MAS

by Alexander Roberto Moust on October 24, 2011

in Design

MAS

New museum of a striking beauty in Antwerp.

Recently a new building and museum has been opened in the city of Antwerp adjecent its vast harbour area.
The Mas (Museum at the stream – free translation) has already been remarked for its architectural beauty by many different art lovers.
It is for example ranked in the top 14 of most beautiful museums in the world by ”travel + leisure” magazine:

Architects Neutelings and Riedijk alternated between red sandstone from India and glass panes to give this riverfront museum a distinctive look that’s modern even as it recalls the 16th-century storehouses used in Antwerp’s old port. The connection to the city is in the details as well: if you look closely at the 203-foot-tall building, you’ll see 3,185 silver hands, the symbol of Antwerp. The vertical “boulevard”—a series of elevators that follow the glass spiral of the building—provides sensational new views of the harbor and rooftop from every level and leads to the rooftop, open until midnight.

At the heart of its story is a long history of exchanges between the city and the world. The MAS tells new stories using the traces of these exchanges. About the city, the river and the port;  in short about the world in all its diversity and about Antwerp’s centuries-long connection with the world.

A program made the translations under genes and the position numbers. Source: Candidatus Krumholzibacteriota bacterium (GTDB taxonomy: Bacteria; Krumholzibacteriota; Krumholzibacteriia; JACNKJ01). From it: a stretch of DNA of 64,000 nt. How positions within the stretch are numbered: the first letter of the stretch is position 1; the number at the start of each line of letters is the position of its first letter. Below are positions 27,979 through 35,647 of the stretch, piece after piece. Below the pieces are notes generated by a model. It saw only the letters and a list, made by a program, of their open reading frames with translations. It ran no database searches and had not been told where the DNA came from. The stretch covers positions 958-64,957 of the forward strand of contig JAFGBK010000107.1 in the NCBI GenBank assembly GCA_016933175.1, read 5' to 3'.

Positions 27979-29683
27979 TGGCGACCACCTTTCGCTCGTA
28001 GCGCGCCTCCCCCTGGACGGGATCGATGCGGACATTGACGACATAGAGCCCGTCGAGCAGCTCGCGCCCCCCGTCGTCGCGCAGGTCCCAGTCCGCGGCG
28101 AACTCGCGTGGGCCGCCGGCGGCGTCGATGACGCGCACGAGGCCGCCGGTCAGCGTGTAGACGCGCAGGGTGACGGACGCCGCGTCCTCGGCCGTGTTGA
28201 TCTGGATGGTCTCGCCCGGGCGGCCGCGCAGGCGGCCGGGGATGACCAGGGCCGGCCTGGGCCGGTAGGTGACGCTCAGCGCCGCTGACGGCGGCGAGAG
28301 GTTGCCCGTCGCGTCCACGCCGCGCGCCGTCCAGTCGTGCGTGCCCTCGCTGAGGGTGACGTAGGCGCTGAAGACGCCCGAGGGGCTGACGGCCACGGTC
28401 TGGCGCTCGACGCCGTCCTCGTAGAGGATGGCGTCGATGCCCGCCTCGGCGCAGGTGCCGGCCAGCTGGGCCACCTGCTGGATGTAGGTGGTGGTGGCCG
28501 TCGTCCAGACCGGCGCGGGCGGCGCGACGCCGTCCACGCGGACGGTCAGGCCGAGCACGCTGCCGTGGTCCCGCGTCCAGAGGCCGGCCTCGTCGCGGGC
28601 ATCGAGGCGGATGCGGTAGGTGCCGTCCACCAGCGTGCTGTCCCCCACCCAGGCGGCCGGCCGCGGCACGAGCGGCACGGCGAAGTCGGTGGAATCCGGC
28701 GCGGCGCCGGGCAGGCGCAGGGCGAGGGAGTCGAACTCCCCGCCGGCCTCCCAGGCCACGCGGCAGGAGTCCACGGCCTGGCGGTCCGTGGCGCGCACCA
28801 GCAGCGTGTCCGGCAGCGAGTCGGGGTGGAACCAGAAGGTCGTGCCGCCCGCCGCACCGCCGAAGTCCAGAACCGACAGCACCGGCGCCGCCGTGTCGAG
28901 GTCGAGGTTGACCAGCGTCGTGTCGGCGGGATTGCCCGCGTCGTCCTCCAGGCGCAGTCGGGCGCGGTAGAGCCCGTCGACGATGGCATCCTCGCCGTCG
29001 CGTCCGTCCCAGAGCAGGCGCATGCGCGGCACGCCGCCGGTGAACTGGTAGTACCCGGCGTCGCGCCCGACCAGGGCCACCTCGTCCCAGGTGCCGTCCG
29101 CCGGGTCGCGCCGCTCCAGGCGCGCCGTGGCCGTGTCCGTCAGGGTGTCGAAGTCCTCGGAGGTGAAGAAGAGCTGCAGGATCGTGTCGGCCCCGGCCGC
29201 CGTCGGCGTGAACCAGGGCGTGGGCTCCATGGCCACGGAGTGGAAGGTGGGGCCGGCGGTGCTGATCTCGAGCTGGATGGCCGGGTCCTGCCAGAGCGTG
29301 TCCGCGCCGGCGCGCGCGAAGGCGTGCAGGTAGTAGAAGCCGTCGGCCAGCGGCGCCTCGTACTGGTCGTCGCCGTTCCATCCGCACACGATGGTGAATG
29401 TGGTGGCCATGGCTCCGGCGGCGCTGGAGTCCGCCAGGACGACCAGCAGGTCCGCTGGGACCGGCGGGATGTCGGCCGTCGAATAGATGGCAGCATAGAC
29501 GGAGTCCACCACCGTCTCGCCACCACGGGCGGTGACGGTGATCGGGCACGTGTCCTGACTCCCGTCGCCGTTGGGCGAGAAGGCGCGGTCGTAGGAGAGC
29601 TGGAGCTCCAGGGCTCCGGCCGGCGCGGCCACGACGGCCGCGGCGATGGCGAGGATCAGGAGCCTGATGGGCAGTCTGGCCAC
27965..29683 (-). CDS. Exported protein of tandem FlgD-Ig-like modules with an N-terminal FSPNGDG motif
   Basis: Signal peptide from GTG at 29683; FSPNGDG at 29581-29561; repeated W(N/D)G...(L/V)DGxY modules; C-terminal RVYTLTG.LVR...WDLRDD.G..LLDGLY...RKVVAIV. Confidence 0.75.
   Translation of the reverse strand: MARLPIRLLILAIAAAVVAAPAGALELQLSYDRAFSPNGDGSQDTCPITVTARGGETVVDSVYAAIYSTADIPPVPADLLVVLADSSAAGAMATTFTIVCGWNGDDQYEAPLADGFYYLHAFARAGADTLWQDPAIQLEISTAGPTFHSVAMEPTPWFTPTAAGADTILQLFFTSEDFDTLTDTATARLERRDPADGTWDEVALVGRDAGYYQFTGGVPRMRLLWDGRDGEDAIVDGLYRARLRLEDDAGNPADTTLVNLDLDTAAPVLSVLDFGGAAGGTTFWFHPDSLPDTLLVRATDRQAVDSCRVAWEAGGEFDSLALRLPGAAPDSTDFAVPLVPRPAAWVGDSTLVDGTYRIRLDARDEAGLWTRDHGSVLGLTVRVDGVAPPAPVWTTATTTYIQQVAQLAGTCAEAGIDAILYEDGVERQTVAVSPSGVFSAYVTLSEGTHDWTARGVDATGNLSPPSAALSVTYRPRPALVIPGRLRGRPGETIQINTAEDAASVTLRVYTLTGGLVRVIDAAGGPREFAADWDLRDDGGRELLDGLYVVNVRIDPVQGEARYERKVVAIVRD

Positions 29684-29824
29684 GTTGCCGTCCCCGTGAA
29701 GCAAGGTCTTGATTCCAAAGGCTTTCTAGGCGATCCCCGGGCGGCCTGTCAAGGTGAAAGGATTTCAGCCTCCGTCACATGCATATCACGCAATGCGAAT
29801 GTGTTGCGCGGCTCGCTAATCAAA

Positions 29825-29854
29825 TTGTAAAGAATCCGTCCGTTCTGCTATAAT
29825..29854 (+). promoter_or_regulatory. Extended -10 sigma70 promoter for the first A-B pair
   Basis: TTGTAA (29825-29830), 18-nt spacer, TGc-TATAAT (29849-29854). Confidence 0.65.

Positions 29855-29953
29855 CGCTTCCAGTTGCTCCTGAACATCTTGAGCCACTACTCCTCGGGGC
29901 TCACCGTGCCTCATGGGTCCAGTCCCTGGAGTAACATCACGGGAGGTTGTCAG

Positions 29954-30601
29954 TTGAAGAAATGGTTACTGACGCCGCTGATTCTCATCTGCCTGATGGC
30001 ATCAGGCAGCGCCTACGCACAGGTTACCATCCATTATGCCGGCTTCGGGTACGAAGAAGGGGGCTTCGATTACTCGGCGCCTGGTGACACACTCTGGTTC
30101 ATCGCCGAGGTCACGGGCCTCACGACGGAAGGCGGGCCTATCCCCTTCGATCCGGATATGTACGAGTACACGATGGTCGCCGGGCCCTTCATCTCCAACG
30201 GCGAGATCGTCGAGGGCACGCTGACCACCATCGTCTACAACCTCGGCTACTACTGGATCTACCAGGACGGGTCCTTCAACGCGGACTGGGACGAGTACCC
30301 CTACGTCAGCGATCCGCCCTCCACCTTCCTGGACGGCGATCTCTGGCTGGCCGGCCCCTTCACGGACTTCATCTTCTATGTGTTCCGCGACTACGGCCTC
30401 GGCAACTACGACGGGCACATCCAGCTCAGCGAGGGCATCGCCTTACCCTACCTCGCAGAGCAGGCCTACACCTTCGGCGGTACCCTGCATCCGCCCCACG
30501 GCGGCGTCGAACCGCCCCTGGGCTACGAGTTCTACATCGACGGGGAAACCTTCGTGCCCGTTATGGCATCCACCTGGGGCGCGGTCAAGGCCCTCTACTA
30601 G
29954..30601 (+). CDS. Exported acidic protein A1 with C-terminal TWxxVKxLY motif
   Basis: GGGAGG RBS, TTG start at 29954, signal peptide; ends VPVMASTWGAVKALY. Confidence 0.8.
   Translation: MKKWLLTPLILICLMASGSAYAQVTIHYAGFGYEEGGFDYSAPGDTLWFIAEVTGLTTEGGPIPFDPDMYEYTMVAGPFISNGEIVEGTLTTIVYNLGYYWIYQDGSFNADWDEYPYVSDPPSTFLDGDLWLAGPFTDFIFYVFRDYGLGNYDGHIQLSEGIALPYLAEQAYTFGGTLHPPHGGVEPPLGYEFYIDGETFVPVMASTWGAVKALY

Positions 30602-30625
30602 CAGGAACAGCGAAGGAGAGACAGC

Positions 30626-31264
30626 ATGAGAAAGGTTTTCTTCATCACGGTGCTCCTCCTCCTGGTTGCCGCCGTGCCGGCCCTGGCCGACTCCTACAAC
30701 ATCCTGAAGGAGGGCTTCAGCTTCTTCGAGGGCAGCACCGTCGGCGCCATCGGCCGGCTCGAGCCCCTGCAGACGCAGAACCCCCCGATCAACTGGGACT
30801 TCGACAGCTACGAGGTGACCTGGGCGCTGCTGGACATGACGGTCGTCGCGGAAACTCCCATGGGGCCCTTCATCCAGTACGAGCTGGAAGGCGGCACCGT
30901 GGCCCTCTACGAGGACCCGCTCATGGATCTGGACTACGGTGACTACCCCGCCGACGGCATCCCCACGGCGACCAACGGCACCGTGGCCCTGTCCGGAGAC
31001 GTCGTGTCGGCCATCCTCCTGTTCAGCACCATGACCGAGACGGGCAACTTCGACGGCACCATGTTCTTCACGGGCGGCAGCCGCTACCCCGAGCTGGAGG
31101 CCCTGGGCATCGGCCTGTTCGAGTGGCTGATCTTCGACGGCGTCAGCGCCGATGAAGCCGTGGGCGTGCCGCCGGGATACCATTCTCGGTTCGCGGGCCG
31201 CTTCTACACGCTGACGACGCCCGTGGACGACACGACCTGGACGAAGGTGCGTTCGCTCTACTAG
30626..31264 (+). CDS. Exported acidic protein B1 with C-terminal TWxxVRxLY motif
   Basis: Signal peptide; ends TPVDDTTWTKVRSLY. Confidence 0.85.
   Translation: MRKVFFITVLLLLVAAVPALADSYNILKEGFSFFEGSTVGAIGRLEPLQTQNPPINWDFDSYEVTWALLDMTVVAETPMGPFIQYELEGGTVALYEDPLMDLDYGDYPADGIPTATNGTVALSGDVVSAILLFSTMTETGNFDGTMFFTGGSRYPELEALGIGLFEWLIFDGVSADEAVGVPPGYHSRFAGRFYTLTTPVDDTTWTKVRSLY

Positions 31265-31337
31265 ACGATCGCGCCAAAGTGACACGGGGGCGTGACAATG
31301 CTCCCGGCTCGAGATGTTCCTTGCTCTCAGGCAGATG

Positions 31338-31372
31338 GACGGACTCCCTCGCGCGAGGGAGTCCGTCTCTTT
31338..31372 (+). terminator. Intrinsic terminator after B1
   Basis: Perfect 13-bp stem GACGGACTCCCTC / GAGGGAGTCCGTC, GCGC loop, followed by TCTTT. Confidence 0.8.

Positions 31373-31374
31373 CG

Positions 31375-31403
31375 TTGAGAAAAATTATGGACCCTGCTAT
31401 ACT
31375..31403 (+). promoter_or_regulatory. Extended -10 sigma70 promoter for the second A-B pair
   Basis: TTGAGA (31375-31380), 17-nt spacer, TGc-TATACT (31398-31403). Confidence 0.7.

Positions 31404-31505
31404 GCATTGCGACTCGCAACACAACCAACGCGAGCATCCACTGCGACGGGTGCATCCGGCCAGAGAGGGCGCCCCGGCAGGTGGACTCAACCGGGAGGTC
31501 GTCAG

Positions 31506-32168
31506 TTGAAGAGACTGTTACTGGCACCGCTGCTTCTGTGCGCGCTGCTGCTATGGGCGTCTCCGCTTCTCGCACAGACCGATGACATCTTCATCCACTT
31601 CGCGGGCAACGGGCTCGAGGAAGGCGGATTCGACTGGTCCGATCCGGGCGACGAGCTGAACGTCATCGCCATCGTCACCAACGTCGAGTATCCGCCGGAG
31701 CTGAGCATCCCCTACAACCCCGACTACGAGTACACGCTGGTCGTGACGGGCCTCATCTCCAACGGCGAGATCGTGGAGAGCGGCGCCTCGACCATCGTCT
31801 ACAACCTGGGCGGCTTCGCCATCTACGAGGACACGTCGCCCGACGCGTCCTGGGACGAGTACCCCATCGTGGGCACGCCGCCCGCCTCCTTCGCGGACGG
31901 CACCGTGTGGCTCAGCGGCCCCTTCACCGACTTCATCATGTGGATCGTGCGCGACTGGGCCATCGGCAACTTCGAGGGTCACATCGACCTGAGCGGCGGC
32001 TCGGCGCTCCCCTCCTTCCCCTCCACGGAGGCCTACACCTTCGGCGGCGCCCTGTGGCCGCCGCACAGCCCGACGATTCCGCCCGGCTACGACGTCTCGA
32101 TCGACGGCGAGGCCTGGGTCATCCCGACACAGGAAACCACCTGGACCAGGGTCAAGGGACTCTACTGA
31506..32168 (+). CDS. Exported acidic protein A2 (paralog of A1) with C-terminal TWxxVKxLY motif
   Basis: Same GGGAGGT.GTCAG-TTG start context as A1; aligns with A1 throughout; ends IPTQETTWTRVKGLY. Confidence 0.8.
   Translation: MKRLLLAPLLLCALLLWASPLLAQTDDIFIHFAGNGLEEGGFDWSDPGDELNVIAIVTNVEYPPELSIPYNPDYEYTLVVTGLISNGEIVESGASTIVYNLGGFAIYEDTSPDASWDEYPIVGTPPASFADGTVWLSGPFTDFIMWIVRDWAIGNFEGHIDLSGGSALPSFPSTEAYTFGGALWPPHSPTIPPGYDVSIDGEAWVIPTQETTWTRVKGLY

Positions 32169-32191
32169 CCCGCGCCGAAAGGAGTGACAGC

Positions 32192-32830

The MAS tells this story through a temporary exhibition, a visual storage and four themes that appeal to everyone and affect every one of us. These four themes can be found on floors 4 through 8. Display of Power – On Prestige and Symbols (4th floor ), Metropolis – On Here and Elsewhere (5th floor ), World Port – On Trade and Shipping (6th floor), Life and Death – On Men and Gods. On the Upper- and Underworld (7th and 8th floor ).

The MAS new home for collections from a number of former Antwerp museums. It also houses the collection precolumbian art of Paul en Dora Janssen-Arts. But it also looks at the city and the world outside its walls. The stairways to the top floor reveal different perspectives on the city and the harbor and industrial area lying to the west side of the city and the museum.
Using curved glass construction on shifting sides of the building, one literally ascents a spiral tap towards…the top of the town and a view likely to be most surprising. In fact it shows how the Antwerp city skyline is dominated by red and grey rooftops, ugly skyscrapers of a similar size and many fairly old fashioned church towers and chimneys on the industrial side. Compared to the perfect order that this building transmits, its surroundings could do with some refinement, so it seems.

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